This week I had a great visit with one of the legends in photography, Mitch Kezar. Mitch has been making powerful images for more than 50 years and has seen the industry change immensely over that time. Much to his credit, he has stayed on the forefront as the photography business has evolved and has stayed on the cusp of technology advances. In this episode, he shows off one of his first large format Polaroid cameras and we discuss one of the more powerful, heavy images you’ll see. He captured it one night was chasing news in Montgomery, AL in the early 1970’s which was a very racially charged, contentious time. Unfortunately very similar to today’s society.

The second image we hear the story of is one he captured that any waterfowler can relate with. And this spurred discussion about how his move in the 1980’s to freelancing allowed the perfect confluence of his life’s passions…storytelling and the outdoors. I’ve always looked to Mitch as a role model in this industry and I’m grateful for his friendship and to have had the chance to visit with him about his career and images that have moved people.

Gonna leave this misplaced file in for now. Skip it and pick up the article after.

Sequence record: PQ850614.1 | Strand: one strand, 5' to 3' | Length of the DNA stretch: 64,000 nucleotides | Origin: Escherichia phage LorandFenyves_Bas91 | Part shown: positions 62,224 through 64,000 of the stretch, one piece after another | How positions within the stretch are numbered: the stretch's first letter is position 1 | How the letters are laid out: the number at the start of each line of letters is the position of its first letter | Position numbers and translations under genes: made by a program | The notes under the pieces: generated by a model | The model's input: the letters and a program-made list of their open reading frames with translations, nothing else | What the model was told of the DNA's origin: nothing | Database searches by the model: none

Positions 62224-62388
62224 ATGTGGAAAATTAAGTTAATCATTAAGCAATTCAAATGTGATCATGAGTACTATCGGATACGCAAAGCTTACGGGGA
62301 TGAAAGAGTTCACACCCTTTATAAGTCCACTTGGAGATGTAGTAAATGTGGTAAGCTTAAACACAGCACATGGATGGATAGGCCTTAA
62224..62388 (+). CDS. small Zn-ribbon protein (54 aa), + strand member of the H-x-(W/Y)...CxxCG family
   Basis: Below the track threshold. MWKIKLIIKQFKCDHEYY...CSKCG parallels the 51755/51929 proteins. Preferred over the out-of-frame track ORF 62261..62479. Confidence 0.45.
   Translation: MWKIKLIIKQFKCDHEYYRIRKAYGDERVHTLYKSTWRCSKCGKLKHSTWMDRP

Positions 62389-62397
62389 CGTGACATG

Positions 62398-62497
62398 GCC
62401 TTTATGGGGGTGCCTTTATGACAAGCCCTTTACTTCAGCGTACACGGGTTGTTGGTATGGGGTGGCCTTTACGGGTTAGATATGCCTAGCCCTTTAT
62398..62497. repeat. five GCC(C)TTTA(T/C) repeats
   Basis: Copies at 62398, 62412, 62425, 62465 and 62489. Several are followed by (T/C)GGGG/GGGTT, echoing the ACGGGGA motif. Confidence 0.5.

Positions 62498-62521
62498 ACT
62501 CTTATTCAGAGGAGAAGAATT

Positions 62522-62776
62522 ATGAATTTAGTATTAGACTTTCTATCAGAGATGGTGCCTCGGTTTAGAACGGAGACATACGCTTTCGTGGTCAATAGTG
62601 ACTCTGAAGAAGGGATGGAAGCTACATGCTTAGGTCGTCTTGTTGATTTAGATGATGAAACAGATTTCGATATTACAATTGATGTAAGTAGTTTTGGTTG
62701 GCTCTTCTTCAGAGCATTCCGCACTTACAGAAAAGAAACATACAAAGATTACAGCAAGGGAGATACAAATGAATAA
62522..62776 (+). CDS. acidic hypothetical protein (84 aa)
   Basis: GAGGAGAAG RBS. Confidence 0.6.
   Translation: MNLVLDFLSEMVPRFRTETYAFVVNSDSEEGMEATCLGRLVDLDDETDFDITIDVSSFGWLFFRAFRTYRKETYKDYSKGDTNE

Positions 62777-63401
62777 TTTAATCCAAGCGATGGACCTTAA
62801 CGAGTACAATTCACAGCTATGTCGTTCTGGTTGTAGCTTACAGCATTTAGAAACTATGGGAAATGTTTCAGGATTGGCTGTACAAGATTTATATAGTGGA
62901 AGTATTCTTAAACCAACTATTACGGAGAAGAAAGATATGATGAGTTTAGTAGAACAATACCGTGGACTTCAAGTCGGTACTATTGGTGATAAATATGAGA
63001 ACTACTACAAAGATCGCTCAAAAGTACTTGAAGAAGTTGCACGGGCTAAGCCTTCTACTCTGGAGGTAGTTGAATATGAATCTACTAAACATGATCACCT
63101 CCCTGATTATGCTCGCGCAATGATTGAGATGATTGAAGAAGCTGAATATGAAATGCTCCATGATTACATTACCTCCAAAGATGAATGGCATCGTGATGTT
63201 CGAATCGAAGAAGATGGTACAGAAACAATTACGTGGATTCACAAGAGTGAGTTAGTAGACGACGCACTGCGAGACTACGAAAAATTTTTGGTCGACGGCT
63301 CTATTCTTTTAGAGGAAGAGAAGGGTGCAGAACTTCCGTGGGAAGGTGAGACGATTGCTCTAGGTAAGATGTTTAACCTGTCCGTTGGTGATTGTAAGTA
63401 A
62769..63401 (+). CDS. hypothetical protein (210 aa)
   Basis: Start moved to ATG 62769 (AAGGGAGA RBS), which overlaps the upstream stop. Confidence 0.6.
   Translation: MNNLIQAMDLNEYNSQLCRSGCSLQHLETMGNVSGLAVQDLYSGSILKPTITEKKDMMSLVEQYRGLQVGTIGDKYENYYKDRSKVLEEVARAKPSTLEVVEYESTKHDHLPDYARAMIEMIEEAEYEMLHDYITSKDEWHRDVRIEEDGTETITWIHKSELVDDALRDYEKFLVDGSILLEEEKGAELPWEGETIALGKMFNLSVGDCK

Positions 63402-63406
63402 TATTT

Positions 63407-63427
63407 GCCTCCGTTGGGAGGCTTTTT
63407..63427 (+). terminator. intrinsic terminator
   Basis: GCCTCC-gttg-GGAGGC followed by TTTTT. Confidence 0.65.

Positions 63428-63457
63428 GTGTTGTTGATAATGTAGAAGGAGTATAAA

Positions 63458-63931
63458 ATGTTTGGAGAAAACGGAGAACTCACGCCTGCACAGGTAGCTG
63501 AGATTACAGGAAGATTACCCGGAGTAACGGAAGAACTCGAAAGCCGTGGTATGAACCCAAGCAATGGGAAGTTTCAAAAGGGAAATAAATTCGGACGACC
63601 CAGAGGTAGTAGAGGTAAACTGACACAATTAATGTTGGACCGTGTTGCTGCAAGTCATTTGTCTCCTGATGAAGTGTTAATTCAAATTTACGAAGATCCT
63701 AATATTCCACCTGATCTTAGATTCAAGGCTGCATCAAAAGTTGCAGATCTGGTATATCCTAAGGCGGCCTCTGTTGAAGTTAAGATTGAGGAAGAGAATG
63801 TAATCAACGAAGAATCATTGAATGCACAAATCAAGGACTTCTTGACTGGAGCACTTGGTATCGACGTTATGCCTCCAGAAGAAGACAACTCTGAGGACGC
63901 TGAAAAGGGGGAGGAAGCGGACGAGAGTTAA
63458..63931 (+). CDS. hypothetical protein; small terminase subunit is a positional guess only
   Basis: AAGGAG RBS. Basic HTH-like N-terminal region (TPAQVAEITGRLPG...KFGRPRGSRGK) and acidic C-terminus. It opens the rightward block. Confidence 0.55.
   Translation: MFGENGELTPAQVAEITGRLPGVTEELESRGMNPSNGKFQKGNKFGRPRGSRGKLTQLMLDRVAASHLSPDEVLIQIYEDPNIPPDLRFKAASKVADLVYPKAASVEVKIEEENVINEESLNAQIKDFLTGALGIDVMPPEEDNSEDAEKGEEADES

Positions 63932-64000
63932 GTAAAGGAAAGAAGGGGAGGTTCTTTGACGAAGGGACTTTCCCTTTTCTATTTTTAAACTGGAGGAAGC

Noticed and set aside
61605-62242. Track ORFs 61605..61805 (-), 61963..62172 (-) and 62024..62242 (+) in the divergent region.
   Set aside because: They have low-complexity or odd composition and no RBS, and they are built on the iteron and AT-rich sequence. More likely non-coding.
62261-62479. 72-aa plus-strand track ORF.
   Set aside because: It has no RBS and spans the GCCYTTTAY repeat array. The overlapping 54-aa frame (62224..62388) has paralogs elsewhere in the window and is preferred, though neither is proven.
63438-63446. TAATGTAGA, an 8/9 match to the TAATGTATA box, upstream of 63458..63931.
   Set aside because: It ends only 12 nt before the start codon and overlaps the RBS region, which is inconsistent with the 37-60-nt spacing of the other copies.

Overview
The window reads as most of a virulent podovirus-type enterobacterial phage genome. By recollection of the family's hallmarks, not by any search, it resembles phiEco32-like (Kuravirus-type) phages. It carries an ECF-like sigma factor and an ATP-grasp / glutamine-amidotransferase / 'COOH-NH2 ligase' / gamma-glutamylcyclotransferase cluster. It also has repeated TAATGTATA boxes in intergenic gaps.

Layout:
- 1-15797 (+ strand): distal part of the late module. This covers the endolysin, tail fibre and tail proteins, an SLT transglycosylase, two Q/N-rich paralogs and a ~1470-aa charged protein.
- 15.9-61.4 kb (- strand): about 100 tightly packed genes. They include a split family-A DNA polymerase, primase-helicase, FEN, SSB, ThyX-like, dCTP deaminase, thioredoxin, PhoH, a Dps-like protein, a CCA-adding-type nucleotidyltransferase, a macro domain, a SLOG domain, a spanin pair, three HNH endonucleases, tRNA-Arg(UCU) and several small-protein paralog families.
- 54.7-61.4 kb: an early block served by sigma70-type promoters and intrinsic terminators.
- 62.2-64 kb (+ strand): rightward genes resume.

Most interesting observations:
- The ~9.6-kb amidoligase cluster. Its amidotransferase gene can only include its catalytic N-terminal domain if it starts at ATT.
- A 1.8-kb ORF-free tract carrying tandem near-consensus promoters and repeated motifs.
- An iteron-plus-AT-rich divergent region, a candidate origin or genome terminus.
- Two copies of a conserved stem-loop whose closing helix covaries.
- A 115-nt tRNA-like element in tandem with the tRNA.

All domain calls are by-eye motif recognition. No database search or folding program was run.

From Mitch’s bio:

Twice nominated for the Pulitzer Prize in spot news photography,  Mitch Kezar has shot beneath the frigid depths of Lake Superior for National Geographic Magazine, trailed presidential candidates  for Time and Newsweek magazines, spent days in high country shooting ads for snowmobiles, traveled with natives across Africa and ridden trains across China with peasants and chickens – all in search of the perfect image.

He is now shooting and producing video work for many of the same clients as he established himself with as a still photographer.

He is the founder of Windigo Images, the world’s largest image library specializing in hunting, fishing and outdoor subjects. He lives in Delano, Minnesota, with two crazy Jack Russell Terriers, Aussie and Kelvin.


Find Mitch’s work:

On Instagram